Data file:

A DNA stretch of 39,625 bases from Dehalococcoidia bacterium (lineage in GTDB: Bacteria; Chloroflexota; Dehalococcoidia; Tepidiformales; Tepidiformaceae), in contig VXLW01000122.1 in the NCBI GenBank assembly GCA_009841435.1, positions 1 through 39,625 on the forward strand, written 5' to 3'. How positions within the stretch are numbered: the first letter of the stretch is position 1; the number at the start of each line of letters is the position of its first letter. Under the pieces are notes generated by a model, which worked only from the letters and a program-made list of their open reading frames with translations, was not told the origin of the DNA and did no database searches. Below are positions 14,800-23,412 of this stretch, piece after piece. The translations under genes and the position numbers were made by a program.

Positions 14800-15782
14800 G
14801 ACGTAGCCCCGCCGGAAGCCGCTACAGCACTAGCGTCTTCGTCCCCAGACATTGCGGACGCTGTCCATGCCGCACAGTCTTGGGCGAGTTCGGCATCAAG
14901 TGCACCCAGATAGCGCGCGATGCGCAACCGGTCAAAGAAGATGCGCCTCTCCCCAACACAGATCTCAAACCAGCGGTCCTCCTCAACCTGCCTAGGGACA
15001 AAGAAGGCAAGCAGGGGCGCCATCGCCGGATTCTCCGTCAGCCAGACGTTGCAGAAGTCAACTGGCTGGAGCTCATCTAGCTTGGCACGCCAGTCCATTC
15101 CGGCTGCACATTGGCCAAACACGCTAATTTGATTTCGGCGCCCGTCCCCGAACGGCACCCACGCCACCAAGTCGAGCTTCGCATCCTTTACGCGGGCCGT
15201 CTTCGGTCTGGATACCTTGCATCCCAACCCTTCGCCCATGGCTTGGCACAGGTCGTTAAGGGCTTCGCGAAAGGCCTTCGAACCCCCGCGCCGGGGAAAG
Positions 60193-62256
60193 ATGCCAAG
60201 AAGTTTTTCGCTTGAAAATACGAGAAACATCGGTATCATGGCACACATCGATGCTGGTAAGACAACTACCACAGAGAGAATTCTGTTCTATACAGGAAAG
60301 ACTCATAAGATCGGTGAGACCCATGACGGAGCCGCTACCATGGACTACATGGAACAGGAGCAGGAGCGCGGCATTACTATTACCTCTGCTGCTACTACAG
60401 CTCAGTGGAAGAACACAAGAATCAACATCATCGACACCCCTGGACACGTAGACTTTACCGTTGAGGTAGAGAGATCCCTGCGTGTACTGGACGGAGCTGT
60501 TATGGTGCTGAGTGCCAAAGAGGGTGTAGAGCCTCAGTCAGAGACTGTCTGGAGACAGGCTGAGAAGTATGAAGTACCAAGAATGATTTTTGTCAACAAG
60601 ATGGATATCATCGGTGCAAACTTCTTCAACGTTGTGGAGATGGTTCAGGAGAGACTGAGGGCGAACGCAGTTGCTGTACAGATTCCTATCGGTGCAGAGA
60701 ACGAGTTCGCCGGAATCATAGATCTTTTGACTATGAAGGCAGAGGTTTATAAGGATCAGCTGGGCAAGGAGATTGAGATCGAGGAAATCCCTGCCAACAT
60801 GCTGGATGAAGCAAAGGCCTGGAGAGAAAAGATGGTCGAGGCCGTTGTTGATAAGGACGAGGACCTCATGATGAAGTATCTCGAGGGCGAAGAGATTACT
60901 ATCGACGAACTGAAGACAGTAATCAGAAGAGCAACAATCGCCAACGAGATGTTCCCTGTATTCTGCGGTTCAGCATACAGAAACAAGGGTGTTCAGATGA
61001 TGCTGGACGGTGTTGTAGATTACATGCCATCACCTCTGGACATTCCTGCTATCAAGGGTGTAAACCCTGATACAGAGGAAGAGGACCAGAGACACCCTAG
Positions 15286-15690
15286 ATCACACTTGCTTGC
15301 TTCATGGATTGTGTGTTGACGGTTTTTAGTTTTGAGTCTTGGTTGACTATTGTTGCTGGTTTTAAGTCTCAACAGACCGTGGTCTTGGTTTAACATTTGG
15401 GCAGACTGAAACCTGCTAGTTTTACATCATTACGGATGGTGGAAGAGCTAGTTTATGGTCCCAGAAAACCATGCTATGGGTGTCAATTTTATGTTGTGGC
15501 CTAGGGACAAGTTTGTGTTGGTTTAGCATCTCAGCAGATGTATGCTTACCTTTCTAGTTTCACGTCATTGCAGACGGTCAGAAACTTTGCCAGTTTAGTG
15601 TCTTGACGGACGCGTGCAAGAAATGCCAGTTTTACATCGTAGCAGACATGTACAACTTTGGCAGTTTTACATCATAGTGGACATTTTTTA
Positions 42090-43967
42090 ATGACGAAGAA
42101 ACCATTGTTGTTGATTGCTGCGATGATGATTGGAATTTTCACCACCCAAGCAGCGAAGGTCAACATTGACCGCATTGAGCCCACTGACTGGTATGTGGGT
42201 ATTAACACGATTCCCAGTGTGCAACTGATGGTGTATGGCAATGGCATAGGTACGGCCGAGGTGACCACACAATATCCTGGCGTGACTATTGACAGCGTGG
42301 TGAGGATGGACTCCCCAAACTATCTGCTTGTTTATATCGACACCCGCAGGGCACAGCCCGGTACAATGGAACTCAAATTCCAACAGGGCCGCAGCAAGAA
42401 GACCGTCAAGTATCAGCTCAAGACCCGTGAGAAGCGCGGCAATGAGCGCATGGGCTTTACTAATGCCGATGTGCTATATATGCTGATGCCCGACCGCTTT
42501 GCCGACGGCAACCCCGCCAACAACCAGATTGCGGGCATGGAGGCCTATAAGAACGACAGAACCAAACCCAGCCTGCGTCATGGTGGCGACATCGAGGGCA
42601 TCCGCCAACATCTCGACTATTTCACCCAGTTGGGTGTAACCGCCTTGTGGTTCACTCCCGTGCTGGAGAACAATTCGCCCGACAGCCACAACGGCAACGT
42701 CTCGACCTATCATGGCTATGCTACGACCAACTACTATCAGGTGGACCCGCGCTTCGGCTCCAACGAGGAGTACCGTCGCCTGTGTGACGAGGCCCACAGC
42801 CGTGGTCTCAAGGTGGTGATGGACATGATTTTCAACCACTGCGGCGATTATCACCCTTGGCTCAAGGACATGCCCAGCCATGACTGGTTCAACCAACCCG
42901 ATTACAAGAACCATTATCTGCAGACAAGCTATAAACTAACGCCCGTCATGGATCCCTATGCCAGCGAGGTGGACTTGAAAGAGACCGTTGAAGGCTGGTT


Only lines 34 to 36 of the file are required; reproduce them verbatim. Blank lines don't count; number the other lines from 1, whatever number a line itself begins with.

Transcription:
42701 CTCGACCTATCATGGCTATGCTACGACCAACTACTATCAGGTGGACCCGCGCTTCGGCTCCAACGAGGAGTACCGTCGCCTGTGTGACGAGGCCCACAGC
42801 CGTGGTCTCAAGGTGGTGATGGACATGATTTTCAACCACTGCGGCGATTATCACCCTTGGCTCAAGGACATGCCCAGCCATGACTGGTTCAACCAACCCG
42901 ATTACAAGAACCATTATCTGCAGACAAGCTATAAACTAACGCCCGTCATGGATCCCTATGCCAGCGAGGTGGACTTGAAAGAGACCGTTGAAGGCTGGTT